The debate about the future of offices in a post-pandemic world is fully engaged. Despite its clickbait-y title, this Medium article
offers a thorough recounting of both sides. It leaves no doubt that many big companies are questioning their investments in office space, while also presenting the case that people want to work in physical proximity. The article also notes that we all tend to forget how certain we often are, after major crises, that things will change forever. Many of us feared, right after 9/11, that nobody would ever want to get on a plane again. But we adjust.
Of course, one of the ways we adjust is by giving up some control of our environment, as we surely did after 9/11. What might that surrender of control look like for offices? There’s a remarkable passage in this blog
from the design firm Gensler that describes how a future smart building might “behave” as it works to keep its occupants safer from coronavirus and other communicable diseases:
“Imagine walking through the front vestibule of your office building where heat-sensing cameras scan your body temperature. It registers in the normal range and a green light flashes. The front doors open without a touch. As you walk towards the security kiosk, facial recognition technology recognizes that it’s you and knows, based on the calendar access you have granted, that you have a meeting today on the 15th floor, and signals an elevator. The elevator doors open and an LED light embedded in the elevator floor tells you where you should stand as it whisks you to your meeting.”
It goes on. The post is entitled, “An Architecture of Optimism for a Post-Pandemic Society.” I don’t know about you, but the scenario above gives me several sentiments, of which optimism isn’t one.
It sounds dystopian for your office building to know this much about you. Of course, it’s not the building’s knowledge of you that should concern you, but your employer’s. That’s who’s giving the building your information to integrate with its systems, and who’s receiving the information collected by the building on your state of health.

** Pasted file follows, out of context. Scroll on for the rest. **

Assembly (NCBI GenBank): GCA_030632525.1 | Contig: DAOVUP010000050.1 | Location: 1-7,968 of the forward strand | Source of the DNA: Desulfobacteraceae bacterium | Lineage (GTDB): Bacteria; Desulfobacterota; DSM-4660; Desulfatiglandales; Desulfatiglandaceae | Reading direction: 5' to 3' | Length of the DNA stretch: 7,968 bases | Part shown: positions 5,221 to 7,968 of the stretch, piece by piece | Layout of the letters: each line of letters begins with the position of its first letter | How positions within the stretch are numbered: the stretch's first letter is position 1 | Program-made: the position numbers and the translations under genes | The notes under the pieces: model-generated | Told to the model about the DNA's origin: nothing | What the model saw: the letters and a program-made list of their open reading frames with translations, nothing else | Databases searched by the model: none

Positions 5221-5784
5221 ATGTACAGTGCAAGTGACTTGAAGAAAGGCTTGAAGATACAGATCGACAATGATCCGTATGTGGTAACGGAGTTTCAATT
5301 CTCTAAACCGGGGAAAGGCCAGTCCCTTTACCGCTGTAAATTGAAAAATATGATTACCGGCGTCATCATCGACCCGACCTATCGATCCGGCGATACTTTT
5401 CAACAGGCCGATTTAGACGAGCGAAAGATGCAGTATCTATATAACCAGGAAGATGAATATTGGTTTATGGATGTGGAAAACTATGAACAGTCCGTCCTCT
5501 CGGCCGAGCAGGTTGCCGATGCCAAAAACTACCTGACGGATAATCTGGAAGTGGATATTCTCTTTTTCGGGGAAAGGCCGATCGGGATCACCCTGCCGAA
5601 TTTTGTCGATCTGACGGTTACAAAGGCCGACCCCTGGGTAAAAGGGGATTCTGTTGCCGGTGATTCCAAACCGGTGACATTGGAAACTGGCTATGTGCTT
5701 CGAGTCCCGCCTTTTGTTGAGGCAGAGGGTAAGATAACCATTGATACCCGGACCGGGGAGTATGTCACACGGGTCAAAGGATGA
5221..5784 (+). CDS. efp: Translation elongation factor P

One unsettling aspect is the fact that, in the scenario above, the building is the one taking all the initiative, which it’s able to do because it knows so much about you. But it doesn’t need to. All it would take to provide a more reassuring version of some of the steps described above would be to outfit the building with speech-recognition technologies at all the interface points. The elevator doesn’t need to know which floor I’m headed for; I can tell it. (The health and security checks are another, thornier problem, one that will have to be fought over the way we fought over airport body scans and shoe removal.)
Retrofitting an office to be safer from disease transmission won’t be cheap, and the early phases will be low-tech—allowing fewer people into the office, putting up relatively inexpensive partitions and shields, and training people in distancing behaviors.
But thinking for the long term, real estate companies—and decision-makers within enterprises—should think about ways of making buildings more user-friendly, while still letting people control their environment.
How we interact with our office spaces will have to change, just as the way we interact with airports changed after 9/11. But people wanted to keep flying, and many people will want to get back to offices. How well enterprises achieve that goal will depend on their vision for the office of the future, and how they deliver on that vision.